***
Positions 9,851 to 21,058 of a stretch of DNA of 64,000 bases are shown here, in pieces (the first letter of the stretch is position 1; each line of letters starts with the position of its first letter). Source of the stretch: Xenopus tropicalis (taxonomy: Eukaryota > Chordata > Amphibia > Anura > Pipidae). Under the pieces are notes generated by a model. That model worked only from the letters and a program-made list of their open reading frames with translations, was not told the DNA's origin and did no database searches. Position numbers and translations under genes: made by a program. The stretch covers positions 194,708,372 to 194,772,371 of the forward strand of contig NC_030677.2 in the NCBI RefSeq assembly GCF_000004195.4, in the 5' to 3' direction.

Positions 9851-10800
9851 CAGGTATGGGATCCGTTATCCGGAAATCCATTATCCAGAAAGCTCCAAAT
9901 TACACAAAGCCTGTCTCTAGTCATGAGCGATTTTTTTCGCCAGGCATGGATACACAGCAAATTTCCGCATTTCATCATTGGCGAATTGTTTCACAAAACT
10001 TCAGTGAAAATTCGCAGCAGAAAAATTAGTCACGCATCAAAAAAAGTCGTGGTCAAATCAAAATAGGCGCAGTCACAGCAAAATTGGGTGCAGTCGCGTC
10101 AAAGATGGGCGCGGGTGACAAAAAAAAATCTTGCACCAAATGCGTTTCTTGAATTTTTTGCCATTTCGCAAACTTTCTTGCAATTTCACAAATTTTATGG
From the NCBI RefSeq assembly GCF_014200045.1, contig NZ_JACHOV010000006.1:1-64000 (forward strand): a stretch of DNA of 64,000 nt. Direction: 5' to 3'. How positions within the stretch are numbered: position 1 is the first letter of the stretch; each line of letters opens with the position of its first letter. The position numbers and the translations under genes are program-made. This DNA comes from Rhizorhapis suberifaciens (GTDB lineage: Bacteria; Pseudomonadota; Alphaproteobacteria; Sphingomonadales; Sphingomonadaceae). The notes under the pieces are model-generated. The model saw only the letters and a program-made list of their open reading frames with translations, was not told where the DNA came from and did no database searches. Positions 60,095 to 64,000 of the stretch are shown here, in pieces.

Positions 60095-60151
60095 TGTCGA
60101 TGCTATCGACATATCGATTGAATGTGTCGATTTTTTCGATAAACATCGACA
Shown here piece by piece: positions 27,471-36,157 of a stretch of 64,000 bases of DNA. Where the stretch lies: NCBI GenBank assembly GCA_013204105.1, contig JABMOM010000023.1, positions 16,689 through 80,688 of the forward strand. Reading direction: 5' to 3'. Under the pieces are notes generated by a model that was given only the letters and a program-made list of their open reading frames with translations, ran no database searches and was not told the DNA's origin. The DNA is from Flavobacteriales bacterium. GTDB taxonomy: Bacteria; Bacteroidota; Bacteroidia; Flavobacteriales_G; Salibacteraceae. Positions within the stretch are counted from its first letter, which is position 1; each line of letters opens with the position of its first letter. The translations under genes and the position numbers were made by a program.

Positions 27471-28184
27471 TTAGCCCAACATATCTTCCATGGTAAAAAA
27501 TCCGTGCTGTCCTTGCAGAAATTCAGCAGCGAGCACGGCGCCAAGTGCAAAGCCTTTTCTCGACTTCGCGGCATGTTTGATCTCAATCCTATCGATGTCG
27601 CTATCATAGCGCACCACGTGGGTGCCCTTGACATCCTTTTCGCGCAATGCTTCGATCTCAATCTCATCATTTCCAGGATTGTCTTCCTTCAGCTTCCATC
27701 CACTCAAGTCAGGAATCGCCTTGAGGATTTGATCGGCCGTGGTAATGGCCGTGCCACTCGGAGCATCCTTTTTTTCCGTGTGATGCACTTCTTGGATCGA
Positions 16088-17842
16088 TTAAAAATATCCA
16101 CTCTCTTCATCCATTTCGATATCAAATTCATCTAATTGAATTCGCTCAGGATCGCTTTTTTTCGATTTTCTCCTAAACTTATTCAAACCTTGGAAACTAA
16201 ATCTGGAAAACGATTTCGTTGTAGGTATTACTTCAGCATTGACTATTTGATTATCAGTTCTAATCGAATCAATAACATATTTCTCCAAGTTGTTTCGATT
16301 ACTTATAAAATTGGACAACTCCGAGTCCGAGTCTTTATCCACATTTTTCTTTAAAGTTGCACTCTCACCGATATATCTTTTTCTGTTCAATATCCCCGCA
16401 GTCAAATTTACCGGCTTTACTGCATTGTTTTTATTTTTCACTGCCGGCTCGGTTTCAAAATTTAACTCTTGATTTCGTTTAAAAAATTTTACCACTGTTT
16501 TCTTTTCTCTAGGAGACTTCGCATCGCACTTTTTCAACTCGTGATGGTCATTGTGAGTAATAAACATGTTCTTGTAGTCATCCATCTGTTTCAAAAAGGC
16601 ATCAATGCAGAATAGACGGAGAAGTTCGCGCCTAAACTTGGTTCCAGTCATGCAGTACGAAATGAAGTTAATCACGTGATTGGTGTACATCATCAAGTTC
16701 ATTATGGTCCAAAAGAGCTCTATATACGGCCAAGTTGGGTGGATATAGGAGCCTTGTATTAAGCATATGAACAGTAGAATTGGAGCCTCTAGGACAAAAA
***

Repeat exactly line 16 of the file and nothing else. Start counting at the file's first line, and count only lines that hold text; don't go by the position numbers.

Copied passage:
27701 CACTCAAGTCAGGAATCGCCTTGAGGATTTGATCGGCCGTGGTAATGGCCGTGCCACTCGGAGCATCCTTTTTTTCCGTGTGATGCACTTCTTGGATCGA